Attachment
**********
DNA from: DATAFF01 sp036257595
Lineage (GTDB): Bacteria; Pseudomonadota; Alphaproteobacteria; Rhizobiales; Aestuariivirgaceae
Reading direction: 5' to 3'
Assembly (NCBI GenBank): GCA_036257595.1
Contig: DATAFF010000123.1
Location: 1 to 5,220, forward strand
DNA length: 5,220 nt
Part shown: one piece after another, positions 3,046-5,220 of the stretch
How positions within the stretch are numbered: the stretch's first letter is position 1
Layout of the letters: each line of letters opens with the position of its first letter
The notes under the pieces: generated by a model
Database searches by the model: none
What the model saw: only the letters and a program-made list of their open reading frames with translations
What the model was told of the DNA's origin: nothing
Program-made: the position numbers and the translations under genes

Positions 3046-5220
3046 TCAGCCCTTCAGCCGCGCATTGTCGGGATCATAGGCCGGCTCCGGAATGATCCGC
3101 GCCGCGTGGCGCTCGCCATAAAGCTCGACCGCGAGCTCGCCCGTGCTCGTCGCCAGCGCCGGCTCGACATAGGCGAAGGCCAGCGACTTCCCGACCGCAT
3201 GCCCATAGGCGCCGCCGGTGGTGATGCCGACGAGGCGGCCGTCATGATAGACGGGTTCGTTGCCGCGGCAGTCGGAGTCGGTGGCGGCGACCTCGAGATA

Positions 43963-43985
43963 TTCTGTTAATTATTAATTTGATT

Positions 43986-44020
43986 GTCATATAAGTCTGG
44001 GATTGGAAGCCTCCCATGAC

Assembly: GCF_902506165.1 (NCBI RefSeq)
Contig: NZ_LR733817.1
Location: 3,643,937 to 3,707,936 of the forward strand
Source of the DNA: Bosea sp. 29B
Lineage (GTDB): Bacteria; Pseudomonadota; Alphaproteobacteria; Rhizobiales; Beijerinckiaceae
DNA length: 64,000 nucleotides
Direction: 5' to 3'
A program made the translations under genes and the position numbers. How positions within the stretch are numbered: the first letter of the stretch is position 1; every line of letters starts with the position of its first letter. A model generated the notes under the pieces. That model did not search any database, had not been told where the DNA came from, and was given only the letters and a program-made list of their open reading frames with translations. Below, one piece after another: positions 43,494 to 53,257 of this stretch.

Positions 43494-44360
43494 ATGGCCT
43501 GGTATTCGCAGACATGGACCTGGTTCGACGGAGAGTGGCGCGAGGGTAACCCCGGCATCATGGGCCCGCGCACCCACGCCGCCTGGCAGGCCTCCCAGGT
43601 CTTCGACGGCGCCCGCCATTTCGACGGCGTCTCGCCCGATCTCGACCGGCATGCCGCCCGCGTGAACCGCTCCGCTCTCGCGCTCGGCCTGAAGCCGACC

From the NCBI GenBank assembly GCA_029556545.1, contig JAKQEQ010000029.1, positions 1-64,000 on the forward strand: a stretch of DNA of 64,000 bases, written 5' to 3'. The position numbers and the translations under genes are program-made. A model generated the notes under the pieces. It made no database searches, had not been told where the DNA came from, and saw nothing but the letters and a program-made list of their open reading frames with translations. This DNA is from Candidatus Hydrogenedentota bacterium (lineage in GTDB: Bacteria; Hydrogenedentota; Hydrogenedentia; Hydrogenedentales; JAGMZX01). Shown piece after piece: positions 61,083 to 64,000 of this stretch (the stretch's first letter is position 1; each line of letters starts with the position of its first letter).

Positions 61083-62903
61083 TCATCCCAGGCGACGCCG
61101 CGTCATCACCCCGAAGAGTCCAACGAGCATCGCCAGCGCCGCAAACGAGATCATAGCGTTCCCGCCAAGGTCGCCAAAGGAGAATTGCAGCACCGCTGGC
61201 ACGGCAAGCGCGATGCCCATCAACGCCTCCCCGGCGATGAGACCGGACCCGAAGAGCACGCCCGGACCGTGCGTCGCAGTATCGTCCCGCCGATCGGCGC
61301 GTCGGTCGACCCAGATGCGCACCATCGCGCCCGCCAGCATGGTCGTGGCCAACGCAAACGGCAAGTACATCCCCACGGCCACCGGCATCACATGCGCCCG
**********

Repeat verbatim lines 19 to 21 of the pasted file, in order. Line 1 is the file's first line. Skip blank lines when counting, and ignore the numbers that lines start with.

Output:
3201 GCCCATAGGCGCCGCCGGTGGTGATGCCGACGAGGCGGCCGTCATGATAGACGGGTTCGTTGCCGCGGCAGTCGGAGTCGGTGGCGGCGACCTCGAGATA

Positions 43963-43985
43963 TTCTGTTAATTATTAATTTGATT